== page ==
Oil markets had a significant rally yesterday, with crude oil closing up $2.49 to settle at $45.81 per barrel. Heating Oil and RBOB also finished higher, settling at $1.4439 and $1.3350, respectively. Yesterday’s rally was largely attributed to informal OPEC meetings that will take place later this week at an energy conference in Doha. Of note is that Saudi Arabia’s Energy Minister may also meet with his Russian counterpart at this conference. Although there is skepticism regarding a much talked about deal, this informal meeting could set the table for a more detailed and solid production freeze or cut agreement later this month. OPEC will be having its next meeting in just two weeks on November 30th in Algiers. “If OPEC would stick to its intention to set its production ceiling at 32.5 million barrels a day, or even lower, market optimism will likely pick up, which could be supportive for oil prices,” said one senior energy economist from ABN Amro. He went on to estimate the likelihood of an actual OPEC production cut as 50-50. In a long term bullish signal to the market, the International Energy Agency said today that oil consumption will continue to rise, peaking no sooner than 2040. This forecast comes despite the Paris climate deal, whose goal is to wean the world off fossil fuels by the end of the century.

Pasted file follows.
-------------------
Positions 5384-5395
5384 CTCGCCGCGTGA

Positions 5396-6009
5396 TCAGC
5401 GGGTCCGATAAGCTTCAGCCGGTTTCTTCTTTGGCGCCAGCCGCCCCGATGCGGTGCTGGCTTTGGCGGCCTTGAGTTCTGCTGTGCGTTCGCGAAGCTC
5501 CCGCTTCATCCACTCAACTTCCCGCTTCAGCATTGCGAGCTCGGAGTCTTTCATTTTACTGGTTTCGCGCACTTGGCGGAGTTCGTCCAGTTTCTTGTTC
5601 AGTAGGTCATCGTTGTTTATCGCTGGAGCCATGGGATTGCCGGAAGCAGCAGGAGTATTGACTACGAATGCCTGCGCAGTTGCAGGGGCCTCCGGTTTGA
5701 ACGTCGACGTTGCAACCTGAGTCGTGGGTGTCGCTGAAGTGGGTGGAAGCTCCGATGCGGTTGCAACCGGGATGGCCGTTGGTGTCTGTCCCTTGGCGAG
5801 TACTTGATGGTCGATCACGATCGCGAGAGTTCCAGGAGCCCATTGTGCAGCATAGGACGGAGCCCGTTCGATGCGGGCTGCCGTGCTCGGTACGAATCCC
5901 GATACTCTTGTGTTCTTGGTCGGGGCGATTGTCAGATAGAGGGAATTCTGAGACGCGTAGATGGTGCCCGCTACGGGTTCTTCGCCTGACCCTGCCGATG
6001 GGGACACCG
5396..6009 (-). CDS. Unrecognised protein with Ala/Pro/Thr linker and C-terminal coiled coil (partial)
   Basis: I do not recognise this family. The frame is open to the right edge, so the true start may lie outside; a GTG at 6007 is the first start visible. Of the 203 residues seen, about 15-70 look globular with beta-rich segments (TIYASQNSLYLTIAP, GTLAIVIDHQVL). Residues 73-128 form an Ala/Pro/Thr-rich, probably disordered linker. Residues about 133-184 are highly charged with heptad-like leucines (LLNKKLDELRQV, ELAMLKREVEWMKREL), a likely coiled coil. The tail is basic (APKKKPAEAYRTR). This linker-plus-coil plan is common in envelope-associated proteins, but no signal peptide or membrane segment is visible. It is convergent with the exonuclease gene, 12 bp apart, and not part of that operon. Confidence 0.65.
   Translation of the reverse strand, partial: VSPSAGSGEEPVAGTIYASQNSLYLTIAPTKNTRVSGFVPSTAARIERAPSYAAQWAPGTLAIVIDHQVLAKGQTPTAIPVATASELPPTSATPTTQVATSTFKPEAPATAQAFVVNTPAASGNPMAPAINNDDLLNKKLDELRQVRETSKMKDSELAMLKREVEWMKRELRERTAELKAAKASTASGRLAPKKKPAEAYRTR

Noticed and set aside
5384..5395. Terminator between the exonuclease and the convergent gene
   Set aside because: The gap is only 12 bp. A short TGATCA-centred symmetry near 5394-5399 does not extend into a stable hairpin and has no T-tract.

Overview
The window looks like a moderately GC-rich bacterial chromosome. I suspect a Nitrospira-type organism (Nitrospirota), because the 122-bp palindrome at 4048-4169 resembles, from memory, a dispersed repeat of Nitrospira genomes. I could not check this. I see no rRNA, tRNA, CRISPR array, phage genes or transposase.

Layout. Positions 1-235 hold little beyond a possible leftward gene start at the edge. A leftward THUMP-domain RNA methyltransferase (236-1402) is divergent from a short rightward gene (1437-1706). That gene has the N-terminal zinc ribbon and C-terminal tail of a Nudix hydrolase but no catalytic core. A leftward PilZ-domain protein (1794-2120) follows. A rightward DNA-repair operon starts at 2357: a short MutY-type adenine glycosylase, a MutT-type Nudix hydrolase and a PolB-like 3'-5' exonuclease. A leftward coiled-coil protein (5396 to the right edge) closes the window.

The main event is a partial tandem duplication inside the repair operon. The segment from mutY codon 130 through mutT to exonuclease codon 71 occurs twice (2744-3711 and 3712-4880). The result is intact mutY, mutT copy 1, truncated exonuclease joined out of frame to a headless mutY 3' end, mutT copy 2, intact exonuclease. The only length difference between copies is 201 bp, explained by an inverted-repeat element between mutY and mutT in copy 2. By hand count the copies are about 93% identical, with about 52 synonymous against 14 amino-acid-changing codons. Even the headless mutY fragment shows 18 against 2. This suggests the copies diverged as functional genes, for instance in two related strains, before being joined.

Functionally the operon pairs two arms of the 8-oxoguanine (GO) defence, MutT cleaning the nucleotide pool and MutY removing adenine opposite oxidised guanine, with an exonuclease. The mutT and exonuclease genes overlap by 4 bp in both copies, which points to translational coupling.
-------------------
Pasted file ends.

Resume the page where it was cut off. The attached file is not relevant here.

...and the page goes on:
Currently, the market is giving back some of yesterday’s gains as the NYMEX has turned down in response to the API and EIA data, a higher dollar and the continuing questions as to whether any OPEC agreement will come to fruition. Late yesterday afternoon, the American Petroleum Institute released its weekly data, showing a build in crude oil stocks of 3.6 million barrels (more than double the expected build). In addition, distillate inventories rose by 3 million barrels, while gasoline stocks dropped approximately 155,000 barrels. This morning the EIA reported that crude oil stocks grew by 5.3 million barrels last week, shattering expectations of a 1.5 million barrel rise. Distillate stockpiles rose by 310,000 barrels and gas increased by 746,000 barrels. Also noted in today’s report was that refineries increased output and U.S. crude imports rose last week by 910,000 barrels per day.